Buying an Investment Property through Superannuation

Understanding Limited Recourse Borrowing

In general, superannuation funds are prohibited from borrowing money. Limited recourse borrowing arrangements (LRBAs) however, are one of the exemptions.

A LRBA requires an SMSF trustee to take out a loan from a third party lender. The trustee then uses those funds to purchase a property to be held in a separate trust. Any investment returns earned from the property go to the SMSF trustee. If the loan defaults, the lender's rights are limited to the property held in the separate trust. This means there is no recourse to the other assets held in the SMSF.

Section 67 of the Superannuation Industry (Supervision) Act 1993 (SIS Act) contains the rules that enable superannuation funds to borrow to invest. The four conditions that must be met for LRBAs are:

  • The borrowing must be applied to the acquisition of a single acquirable asset
  • The acquirable asset must be held in trust so that the superannuation fund obtains a beneficial interest in the asset
  • The superannuation fund has the right (but not the obligation) to acquire legal ownership of the asset
  • The rights of the lender, or any other person, against the superannuation fund trustee in connection with default are limited to the asset (limited recourse loan).

Held in Trust

The property needs to be held in holding trust, a trust that only holds the property for the duration of the loan. These are bare trusts. Most lenders require the SMSF trustee to be a corporate trustee, the trustee cannot be the same company as the SMSF trustee company but may have the same directors as the SMSF corporate trustee (ie. members).

Ownership

Since the SMSF must have the right to acquire ownership of the property, then the SMSF cannot purchase a property jointly with another party.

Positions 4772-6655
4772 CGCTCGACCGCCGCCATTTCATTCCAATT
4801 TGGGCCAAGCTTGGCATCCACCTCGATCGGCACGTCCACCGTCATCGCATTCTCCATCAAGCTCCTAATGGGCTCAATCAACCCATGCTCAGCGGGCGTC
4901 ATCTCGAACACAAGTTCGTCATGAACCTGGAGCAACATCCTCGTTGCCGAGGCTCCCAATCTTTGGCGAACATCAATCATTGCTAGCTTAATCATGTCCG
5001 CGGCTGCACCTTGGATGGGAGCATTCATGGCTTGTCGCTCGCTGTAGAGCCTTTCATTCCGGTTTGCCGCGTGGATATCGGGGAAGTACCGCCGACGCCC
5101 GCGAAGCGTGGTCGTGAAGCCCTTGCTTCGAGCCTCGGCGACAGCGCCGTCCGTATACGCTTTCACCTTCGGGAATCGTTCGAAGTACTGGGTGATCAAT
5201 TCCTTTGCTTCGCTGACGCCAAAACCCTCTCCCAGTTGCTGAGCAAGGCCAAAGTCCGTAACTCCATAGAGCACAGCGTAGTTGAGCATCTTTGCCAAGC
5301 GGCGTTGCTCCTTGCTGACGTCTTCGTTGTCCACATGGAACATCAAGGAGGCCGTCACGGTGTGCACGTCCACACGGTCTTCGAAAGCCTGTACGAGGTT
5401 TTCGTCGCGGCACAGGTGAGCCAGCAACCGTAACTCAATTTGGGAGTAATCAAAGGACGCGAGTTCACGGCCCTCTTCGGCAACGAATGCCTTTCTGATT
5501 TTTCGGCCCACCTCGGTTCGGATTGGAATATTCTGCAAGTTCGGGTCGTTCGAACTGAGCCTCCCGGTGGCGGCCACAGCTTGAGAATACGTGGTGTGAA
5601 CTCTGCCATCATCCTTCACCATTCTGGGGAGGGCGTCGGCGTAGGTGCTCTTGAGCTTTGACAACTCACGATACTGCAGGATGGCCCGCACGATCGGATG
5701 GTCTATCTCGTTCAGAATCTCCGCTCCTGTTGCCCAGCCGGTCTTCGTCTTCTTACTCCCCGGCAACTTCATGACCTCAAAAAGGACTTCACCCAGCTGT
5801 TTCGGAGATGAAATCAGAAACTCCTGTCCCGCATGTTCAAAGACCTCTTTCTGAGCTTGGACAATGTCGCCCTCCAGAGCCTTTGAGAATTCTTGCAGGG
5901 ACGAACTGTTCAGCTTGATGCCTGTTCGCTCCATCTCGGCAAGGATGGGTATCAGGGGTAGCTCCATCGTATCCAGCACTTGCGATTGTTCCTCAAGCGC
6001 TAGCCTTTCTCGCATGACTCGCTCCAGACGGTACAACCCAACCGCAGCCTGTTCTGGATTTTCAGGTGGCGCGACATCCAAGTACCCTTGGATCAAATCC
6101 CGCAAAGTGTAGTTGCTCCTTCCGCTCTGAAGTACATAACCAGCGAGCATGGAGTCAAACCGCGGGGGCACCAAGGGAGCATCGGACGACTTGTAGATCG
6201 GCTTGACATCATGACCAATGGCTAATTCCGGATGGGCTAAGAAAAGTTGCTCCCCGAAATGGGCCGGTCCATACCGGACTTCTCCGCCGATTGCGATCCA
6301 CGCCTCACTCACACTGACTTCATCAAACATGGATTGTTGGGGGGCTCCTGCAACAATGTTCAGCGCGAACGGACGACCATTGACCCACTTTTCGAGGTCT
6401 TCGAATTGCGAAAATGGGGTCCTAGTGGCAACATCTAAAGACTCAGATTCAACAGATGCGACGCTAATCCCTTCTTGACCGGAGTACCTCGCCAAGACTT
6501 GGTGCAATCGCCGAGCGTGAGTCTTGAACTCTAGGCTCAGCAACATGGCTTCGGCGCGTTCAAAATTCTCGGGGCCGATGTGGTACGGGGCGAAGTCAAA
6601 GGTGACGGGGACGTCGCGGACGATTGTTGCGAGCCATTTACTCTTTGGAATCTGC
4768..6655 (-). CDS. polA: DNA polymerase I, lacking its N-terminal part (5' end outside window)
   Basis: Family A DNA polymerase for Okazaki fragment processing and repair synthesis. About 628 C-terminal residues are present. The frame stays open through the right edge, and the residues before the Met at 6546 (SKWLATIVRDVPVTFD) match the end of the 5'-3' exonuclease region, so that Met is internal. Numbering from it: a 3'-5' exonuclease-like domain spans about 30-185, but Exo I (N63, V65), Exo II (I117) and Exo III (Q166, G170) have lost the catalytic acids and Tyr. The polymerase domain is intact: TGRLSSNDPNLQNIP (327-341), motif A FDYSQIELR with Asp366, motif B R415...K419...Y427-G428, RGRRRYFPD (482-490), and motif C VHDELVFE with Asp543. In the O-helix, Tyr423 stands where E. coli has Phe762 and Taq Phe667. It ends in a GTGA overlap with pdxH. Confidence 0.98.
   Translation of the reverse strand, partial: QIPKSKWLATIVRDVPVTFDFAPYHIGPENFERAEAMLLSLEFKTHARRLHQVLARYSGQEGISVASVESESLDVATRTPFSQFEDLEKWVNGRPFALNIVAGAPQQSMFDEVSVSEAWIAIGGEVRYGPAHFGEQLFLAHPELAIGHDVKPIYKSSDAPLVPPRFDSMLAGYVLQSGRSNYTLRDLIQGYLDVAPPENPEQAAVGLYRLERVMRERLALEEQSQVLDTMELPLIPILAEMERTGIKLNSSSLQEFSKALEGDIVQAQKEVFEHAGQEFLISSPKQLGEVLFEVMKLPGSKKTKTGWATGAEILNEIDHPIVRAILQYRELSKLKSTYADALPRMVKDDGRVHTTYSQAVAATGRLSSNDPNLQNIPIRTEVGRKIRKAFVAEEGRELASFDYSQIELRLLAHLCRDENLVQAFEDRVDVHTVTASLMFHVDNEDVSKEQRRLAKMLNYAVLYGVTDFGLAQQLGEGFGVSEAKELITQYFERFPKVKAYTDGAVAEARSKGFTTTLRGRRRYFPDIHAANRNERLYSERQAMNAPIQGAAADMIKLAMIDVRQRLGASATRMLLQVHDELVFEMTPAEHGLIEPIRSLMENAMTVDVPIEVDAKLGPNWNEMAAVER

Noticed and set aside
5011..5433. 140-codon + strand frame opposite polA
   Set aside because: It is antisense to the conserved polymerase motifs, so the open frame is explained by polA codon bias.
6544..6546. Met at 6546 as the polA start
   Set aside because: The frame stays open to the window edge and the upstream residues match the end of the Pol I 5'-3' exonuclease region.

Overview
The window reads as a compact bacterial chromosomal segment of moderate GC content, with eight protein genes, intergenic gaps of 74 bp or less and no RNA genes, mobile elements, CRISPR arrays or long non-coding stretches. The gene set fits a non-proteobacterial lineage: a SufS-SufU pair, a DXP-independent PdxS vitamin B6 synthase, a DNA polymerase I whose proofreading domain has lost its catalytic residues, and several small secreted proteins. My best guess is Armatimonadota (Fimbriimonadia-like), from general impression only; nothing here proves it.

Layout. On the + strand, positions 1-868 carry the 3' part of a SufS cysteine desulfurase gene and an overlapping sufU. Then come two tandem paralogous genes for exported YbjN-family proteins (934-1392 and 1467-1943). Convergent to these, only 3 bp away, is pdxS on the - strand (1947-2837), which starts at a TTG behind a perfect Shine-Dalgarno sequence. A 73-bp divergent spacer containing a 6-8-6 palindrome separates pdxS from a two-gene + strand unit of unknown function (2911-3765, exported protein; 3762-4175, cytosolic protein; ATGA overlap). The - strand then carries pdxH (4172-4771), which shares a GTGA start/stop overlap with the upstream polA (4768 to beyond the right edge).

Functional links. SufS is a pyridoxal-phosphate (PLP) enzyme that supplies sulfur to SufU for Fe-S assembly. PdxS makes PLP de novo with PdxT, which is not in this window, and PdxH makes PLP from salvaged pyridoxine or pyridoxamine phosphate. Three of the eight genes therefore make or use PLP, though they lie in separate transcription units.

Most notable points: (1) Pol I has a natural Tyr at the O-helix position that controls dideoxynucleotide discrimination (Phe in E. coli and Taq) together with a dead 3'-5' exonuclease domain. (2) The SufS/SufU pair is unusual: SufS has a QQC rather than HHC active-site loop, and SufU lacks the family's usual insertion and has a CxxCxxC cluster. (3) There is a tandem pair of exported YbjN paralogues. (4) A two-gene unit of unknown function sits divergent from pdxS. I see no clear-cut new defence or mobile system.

Limited Recourse Loan

Only the property purchased can be used as security for the loan.

Guarantees

Personal guarantees can be provided but are limited to rights relating to the property.

Structure

In general, there are 5 parties involved with a LRBA:

1) SMSF Trustee (most lenders require the SMSF Trustee to be a Corporate Trustee)
2) Lender
3) Hold Trust Trustees
4) Vendor
5) Member

Replacement Assets

In general, when the property is sold, the loan will need to be repaid. If there are any future borrowings, a new loan arrangement will need to be established.

Under Section 67B of the SIS Act, instances of when a property cannot be replaced are specified, these are:

  • As a result of an insurance claim proceeds for loss of original property
  • Replacement of title upon subdivision or rezoning
  • Replacement by way of property improvement

Any changes made to the original property can lead it to be classified as a replacement property and become in breach of the borrowing provision. Maintenance and repairs are allowed for a property but improvements and alterations are not.

Insurance

Public liability insurance should be considered.

Please login to the TopDocs section which can be found on our website under Advisers and Accountants > Education and Training. In the TopDocs section under Training > Technical Articles you will find more documentation regarding SMSF Borrowing.

The rules and regulations associated with SMSFs are complex, so please seek advice and clarification from your Adviser.

Source: ato.gov.au and babworthresources.com

 

SMSF Loan Process for Investing in Property

The following outlines the process to invest in property through an SMSF:

Step 1: Setup your SMSF

If you don’t have an existing SMSF then the first step is to establish this through wealthtracsmsf.com.au click on the ‘Start or Transfer an SMSF’ button on the homepage to commence the process. Once the SMSF has been established Wealthtrac will send you a Welcome Pack with all your SMSF documents, bank account details and bare trust/trustee documents (refer to below).